Australian Pastoralists in Time and Space: The Evolution of a Complex Adaptive System
Ryan R J McAllister, CSIRO
Nick Abel, CSIRO
Chris J Stokes, CSIRO
Iain J Gordon, CSIRO
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Newcomers and exotic livestock have displaced indigenous hunter-gatherers from Australia’s drylands over the past 200 yr. This paper seeks to learn from and explain the adaptive process involving the initially naïve newcomers, their stock, and Australia’s ancient landscapes. We review pastoral adaptation at the national, regional, and enterprise scales. These scales are linked, and so we use "panarchy" theory with its concept of "adaptive cycles" as an analytical framework.
Past pastoral adaptation can be summarized by changes in key linkages: pastoralists (1) are now connected to more individuals than when they first moved into the rangelands, but are less reliant on local hubs for these connections; (2) have weaker links to the environment as environmental feedbacks have been reduced; (3) have stronger links to alternate land uses, but weaker links to governance; and (4) have stronger links to the global economy. Further change is inevitable. Pastoralism is likely to remain as the core activity in Australian rangelands, but the dynamic linkages that shape the system will, in future, connect pastoralists more strongly to post-production economies, information and more distant social networks, and to a more diverse group of land users.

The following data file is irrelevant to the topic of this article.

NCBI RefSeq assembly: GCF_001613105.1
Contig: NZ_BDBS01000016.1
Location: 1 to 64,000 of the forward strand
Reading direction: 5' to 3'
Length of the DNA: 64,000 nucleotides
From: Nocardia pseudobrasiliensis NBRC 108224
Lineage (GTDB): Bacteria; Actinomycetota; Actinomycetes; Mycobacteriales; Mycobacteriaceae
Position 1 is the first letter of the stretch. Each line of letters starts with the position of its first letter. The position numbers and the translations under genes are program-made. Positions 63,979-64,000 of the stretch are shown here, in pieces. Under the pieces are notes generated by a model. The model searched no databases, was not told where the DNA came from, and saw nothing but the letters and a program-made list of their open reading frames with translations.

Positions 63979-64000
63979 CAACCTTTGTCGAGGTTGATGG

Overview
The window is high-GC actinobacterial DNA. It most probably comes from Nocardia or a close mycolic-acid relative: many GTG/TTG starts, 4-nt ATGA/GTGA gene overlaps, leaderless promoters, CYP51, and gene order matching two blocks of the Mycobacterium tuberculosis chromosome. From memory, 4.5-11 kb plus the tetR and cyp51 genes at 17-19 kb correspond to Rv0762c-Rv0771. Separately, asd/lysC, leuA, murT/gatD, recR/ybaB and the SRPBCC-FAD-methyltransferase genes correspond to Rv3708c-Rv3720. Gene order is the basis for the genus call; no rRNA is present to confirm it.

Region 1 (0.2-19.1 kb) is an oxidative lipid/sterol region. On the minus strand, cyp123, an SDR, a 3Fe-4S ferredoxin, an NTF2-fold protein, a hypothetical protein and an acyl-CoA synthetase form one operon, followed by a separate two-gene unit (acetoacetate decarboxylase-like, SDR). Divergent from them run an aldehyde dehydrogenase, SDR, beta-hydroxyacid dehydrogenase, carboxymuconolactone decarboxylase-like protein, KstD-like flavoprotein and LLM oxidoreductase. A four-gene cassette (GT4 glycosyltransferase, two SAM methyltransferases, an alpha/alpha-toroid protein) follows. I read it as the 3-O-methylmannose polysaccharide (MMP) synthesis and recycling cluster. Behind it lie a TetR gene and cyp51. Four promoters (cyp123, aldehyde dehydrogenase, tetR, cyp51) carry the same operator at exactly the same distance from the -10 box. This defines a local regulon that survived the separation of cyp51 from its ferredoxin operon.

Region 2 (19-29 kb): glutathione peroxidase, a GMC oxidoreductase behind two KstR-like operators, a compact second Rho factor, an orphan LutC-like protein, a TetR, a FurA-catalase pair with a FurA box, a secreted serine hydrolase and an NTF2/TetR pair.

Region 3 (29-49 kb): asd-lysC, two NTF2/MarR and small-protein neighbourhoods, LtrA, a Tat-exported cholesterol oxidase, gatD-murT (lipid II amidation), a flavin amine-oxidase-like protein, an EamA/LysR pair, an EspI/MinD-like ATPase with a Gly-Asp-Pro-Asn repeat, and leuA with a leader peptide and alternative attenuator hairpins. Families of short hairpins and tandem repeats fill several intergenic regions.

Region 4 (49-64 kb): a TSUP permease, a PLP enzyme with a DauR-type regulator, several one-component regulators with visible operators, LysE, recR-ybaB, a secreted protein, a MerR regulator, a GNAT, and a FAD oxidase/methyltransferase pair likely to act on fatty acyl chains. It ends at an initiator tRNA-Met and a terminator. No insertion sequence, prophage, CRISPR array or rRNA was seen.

complex systems science; Dalrymple Shire; grazing systems; rangelands; semi-arid.
Copyright © 2006 by the author(s). Published here under license by The Resilience Alliance. This article is under a Creative Commons Attribution-NonCommercial 4.0 International License. You may share and adapt the work for noncommercial purposes provided the original author and source are credited, you indicate whether any changes were made, and you include a link to the license.